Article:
clock menu more-arrow no yes mobile

Filed under:

Mariners to sign prospect Evan White to long term deal, per report

The Mariners are getting in on the “sign young players to long term deals” train

MLB: Seattle Mariners-Media Day Jayne Kamin-Oncea-USA TODAY Sports

One of the newer trends across Major League Baseball is to sign really young players, sometimes with no major league experience, to long term deals. While there are real reasons why this could backfire (hampers long term earning power for the player, real risk of flaming out for the team, etc.), the deals do seem to be helpful in guaranteeing a certain amount of financial security for the player (which is very relevant in today’s world with contentious CBA negotiations already underway) and financial certainty for the clubs whereas arbitration hearings can explode costs in a hurry.

The move to sign guys without any major league experience started with Jon Singleton and the Astros back in 2014. Singleton was considered to be one of the better hitters in all of the minor leagues and before he played a game in the majors, Houston inked him to a five year deal that guaranteed him at least $10 million. That deal did not work out as Singleton battle ineffectiveness and suspensions before he was released in 2018, but others have signed such deals in recent years including Scott Kingery with the Phillies and Eloy Jimenez with the White Sox. The Braves haven’t signed any prospects to significant deals (yet), but they did lock up Ozzie Albies and Ronald Acuna Jr. very early in their careers last year with lengthy extensions.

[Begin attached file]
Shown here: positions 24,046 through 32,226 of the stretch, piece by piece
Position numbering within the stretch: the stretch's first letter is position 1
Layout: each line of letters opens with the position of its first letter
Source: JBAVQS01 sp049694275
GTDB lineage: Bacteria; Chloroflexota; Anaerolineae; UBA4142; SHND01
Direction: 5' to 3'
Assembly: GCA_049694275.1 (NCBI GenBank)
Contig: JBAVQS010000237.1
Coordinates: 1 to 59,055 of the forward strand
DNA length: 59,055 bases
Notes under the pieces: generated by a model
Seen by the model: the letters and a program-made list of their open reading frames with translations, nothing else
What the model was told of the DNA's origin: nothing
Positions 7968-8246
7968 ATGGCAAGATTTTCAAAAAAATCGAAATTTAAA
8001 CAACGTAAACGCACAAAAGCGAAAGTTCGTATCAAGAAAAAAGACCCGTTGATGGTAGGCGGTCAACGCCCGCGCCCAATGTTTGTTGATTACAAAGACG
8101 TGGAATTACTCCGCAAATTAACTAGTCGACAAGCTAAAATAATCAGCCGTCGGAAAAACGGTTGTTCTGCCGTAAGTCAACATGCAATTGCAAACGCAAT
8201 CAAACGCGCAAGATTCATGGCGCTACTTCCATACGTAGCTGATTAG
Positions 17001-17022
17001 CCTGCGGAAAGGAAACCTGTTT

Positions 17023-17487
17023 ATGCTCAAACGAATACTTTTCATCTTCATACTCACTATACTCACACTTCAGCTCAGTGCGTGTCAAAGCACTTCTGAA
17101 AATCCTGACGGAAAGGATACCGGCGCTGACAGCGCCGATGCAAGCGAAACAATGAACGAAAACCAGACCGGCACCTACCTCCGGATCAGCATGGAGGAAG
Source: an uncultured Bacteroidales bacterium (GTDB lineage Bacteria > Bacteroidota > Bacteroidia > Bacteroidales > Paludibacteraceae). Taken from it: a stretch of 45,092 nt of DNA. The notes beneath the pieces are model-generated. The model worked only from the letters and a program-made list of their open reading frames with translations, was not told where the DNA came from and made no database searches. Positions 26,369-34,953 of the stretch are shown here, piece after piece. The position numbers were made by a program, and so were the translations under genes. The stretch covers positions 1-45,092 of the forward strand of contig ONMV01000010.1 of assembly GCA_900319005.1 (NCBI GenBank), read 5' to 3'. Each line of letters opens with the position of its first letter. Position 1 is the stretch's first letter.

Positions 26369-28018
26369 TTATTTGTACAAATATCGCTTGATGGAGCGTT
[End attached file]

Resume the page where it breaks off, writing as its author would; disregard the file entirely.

Now, the Seattle Mariners are getting in on the fun.

Make no mistake, this is a team friendly deal for the type of player that White could realistically become. The actual financial terms are very reasonable and the team gets three club option years tacked on to the end of the deal to provide them some flexibility and control.

On White’s end, this assures that he will make at least $24 million which, for a guy as young as him, is a big deal. Nothing is guaranteed in the game of baseball and this deal does provide him some insurance in the case of injury or if his performance drops off.

White’s case is an interesting one because his floor as a prospect is significantly higher than most hitting prospects. While he can absolutely hit and for power (and one can assume those numbers could/will jump a bit once he starts hitting the new baseball), even if his bat drops off, he will still likely be the best defensive first baseman in the American League from the day he makes his major league debut. That added value most certainly diminshes some of the risk on Seattle’s side of things.